Australia’s health system faces many challenges: rising rates of chronic disease, increasing out-of-pocket costs and the threats posed by climate change, to name but three. Dealing with them will require a complex mix of strategies involving multiple interest groups, significant expenditure, cross-jurisdictional action and a sustained effort over many political cycles.
But one endemic problem — the shortage of doctors in rural and regional areas — could be solved almost immediately by the federal government. This shortage, which has persisted since the early days of European colonisation, is not a problem of supply. Australia already has more than enough doctors to go round. In fact, at 3.6 doctors per 1000 people, we exceed the OECD average (3.4 per 1000) and the ratios in comparable countries including the United States, Britain, Canada and New Zealand.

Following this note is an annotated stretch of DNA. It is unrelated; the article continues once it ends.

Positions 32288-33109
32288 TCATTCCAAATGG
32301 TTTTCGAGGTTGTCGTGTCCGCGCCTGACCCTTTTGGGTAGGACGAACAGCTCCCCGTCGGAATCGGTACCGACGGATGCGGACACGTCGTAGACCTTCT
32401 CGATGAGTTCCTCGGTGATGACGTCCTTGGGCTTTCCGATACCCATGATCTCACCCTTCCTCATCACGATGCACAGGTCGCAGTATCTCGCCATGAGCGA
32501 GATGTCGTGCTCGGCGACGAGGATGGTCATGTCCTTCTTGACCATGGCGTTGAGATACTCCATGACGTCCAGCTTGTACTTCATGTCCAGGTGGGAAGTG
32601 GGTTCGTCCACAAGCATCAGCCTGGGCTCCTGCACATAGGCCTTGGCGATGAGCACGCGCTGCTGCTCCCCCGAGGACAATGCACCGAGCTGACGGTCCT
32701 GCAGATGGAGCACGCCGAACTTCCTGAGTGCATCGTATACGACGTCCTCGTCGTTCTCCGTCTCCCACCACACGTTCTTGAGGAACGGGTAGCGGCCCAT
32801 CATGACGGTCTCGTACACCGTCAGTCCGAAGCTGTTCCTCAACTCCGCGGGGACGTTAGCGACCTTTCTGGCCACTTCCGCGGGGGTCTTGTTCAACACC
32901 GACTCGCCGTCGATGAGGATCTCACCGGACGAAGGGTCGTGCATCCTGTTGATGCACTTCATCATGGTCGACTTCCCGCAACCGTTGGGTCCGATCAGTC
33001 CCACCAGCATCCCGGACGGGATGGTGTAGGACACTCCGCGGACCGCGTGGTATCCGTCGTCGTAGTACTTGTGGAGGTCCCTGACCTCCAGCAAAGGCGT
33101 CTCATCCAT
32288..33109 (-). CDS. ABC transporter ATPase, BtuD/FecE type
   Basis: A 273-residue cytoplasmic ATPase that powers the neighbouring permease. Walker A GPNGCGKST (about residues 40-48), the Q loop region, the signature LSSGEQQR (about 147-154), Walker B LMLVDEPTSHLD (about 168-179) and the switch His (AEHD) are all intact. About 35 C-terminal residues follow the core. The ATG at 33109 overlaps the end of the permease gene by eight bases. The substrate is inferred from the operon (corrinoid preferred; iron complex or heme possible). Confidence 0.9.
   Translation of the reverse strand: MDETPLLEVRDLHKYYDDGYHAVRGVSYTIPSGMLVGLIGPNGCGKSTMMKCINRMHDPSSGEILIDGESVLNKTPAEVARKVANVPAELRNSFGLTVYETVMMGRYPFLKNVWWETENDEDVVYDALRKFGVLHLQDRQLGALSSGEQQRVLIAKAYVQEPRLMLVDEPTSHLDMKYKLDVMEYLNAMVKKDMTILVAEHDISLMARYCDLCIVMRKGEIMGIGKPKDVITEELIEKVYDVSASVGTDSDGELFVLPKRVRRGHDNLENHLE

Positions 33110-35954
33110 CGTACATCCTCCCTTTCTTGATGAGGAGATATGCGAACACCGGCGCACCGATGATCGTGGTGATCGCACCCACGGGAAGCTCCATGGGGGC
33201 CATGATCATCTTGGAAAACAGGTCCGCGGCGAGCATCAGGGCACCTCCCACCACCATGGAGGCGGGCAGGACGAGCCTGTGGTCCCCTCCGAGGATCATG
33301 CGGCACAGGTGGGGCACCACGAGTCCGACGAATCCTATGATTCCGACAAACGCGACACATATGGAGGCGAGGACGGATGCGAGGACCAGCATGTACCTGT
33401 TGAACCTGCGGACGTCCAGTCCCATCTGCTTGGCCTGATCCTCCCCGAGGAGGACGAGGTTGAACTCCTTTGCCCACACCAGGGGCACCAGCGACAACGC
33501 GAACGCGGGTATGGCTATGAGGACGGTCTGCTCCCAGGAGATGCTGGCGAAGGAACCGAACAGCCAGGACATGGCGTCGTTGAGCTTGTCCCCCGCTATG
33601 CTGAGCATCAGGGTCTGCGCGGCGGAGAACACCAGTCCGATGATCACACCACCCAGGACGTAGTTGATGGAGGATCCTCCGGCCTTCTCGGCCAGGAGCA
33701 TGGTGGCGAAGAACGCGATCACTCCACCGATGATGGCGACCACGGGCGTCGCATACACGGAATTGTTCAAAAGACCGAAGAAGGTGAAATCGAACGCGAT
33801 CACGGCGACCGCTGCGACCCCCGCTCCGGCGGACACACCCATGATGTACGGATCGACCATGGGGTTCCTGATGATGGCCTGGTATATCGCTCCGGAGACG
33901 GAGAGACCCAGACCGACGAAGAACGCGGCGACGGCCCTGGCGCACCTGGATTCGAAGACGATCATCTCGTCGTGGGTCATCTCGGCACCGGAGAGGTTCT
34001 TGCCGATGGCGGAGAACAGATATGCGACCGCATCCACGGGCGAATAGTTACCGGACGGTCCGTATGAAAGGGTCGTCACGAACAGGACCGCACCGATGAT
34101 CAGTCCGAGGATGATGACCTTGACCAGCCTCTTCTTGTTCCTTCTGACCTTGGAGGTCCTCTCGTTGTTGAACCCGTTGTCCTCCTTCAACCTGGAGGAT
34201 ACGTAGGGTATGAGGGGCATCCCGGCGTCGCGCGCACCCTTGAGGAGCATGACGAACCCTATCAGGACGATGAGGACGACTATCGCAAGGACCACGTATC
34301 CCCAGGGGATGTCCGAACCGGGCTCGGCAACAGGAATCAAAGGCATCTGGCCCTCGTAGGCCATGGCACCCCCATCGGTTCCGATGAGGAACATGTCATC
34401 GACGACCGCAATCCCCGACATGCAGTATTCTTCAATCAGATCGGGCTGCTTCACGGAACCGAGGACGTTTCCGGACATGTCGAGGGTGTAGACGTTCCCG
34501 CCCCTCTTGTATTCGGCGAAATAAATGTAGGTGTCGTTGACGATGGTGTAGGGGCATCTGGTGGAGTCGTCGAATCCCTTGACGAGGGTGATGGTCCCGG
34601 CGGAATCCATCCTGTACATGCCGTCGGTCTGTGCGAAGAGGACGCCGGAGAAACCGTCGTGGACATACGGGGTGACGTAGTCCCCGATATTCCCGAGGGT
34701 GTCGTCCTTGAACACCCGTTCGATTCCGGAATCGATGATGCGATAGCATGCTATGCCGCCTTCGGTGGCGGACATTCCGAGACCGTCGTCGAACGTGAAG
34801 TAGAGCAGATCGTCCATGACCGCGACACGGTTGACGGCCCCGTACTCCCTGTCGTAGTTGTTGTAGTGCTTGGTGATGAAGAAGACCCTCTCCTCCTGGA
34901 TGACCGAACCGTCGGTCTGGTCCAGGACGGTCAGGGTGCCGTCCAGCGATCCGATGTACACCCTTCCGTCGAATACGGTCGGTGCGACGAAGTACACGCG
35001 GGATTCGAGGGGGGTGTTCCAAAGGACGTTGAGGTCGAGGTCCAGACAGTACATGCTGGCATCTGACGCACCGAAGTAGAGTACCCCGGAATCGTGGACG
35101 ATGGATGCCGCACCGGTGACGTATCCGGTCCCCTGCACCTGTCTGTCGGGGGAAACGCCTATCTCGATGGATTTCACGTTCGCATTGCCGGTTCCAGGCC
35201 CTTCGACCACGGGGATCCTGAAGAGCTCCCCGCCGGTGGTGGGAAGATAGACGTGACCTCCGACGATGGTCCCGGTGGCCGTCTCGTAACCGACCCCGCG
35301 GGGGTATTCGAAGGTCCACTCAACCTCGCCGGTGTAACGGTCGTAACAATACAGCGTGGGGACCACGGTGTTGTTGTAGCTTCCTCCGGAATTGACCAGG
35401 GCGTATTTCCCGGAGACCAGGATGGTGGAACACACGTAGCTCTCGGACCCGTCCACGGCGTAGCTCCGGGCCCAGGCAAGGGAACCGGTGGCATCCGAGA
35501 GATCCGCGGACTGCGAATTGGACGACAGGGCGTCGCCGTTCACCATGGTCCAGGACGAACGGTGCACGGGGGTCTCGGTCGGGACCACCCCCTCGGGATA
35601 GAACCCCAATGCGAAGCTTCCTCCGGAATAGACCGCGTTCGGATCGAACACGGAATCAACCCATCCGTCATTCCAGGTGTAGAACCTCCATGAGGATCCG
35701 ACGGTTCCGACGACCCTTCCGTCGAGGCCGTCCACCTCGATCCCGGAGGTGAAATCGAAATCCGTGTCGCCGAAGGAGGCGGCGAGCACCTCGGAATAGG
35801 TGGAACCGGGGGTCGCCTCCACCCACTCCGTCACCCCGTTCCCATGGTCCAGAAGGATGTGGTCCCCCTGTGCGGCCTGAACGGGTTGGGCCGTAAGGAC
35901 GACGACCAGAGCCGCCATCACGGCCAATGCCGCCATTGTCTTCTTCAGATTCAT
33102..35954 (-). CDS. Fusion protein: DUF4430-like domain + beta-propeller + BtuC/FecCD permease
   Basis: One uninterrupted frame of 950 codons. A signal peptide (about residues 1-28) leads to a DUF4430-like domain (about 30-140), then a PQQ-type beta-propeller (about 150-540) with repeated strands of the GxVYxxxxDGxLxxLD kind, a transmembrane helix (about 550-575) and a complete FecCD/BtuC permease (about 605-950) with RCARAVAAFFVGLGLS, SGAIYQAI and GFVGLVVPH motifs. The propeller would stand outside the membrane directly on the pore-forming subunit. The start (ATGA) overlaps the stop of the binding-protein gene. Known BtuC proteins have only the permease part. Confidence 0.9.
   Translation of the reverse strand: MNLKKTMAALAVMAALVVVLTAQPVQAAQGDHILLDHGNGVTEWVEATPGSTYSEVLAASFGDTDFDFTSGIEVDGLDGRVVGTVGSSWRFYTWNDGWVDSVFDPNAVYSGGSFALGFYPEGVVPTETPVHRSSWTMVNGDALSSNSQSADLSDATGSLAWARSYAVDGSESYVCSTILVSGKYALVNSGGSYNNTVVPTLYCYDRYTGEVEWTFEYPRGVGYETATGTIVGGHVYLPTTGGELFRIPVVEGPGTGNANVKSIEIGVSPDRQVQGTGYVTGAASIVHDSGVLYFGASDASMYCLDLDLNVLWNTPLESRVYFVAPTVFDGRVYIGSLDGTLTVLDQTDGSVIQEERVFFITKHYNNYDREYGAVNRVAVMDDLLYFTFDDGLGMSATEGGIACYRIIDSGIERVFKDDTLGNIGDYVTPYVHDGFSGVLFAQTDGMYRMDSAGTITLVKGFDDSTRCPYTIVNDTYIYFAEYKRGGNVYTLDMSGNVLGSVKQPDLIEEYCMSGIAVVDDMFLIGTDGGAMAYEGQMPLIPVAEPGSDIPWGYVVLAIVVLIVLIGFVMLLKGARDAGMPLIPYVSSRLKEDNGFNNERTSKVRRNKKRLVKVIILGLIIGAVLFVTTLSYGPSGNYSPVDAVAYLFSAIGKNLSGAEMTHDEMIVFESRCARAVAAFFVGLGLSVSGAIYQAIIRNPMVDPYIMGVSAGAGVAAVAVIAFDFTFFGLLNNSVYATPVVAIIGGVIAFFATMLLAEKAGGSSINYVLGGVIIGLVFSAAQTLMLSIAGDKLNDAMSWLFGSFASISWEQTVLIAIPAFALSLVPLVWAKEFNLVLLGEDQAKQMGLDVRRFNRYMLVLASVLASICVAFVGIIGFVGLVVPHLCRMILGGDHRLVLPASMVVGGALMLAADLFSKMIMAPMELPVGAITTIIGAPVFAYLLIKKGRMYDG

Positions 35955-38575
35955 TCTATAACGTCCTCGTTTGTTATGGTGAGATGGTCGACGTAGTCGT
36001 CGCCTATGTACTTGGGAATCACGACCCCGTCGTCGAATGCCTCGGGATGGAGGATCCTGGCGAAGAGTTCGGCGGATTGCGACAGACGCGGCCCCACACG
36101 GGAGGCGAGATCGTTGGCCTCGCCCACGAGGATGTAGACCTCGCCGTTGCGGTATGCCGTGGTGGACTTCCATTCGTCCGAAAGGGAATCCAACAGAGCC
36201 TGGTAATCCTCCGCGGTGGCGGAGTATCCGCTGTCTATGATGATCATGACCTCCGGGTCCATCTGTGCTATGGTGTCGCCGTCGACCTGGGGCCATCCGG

The problem is distribution. Many doctors choose to work in areas already well served by existing medical practitioners, and this leaves other communities, primarily those in rural and regional areas, without sufficient doctors to meet demand.
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